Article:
4. Working people joined together will win.

Firefighters, teachers and other public employees were joined by plumbers and pilots and all kinds of private-sector employees to win. Worker to worker, neighbor to neighbor, the message spread, and what began as an attempt to divide workers flopped famously. In the end, working people's solidarity was the message.

Lest there be any doubt, voters in Ohio showed that when fundamental rights and livelihoods are targeted, working people will not only defend themselves, but come back stronger. Conversely, when politicians listen to and champion working people, they can win.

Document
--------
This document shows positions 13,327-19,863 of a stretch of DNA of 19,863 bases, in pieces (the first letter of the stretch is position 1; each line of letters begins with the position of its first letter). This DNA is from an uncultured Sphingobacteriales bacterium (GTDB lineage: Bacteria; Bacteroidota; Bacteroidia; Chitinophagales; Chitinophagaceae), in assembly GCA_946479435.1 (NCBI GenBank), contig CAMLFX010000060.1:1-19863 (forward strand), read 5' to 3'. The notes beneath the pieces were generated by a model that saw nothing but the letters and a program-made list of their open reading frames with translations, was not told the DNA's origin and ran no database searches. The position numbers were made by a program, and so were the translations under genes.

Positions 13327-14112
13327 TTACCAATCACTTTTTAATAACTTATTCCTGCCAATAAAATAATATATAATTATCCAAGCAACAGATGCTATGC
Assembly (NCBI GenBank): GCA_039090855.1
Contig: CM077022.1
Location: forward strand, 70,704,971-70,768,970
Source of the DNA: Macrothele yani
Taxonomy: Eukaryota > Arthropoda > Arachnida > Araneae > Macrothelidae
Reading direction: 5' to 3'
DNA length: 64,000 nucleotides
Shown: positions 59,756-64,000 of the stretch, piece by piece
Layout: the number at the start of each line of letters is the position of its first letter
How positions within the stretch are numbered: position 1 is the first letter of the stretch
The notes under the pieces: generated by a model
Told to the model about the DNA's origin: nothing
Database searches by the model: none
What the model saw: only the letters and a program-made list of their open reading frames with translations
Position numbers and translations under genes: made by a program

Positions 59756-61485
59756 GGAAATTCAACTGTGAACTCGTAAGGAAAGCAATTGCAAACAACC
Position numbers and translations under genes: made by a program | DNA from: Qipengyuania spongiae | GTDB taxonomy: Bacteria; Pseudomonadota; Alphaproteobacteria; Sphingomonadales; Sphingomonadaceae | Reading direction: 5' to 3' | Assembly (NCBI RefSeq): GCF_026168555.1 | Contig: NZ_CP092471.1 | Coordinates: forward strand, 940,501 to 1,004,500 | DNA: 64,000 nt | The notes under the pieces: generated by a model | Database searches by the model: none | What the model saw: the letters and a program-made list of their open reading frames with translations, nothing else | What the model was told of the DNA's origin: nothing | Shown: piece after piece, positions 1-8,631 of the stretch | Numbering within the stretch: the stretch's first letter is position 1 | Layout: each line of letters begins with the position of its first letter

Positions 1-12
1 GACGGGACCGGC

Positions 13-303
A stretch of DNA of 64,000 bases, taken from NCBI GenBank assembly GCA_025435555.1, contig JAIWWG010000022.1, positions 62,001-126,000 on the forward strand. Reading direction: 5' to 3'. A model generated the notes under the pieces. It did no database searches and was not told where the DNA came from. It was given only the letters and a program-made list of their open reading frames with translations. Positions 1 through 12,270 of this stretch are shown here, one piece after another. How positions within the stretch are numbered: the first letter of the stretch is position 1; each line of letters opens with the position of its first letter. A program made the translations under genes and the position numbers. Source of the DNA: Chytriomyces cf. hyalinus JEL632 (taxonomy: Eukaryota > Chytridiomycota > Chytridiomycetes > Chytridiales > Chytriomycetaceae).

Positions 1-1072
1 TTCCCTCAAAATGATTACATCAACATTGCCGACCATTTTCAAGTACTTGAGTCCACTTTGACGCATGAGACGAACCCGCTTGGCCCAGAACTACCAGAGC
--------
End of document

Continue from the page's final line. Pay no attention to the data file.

The 2011 elections are over, but their lessons are lasting. Rather than pander to economic elites and an ideological fringe, public officials and office-seekers who want to be winners this time next year should support public policies for the 99 percent–policies that create jobs, invest in America's future, safeguard Social Security, Medicare and Medicaid and promote fiscal sanity at the federal and state levels by requiring millionaires and billionaires to pay their fair share.

At a time of near-double-digit unemployment and growing concerns about economic insecurity and inequality, the overwhelming majority of Americans are seeking solutions, not scapegoats.

It's time for politicians to listen.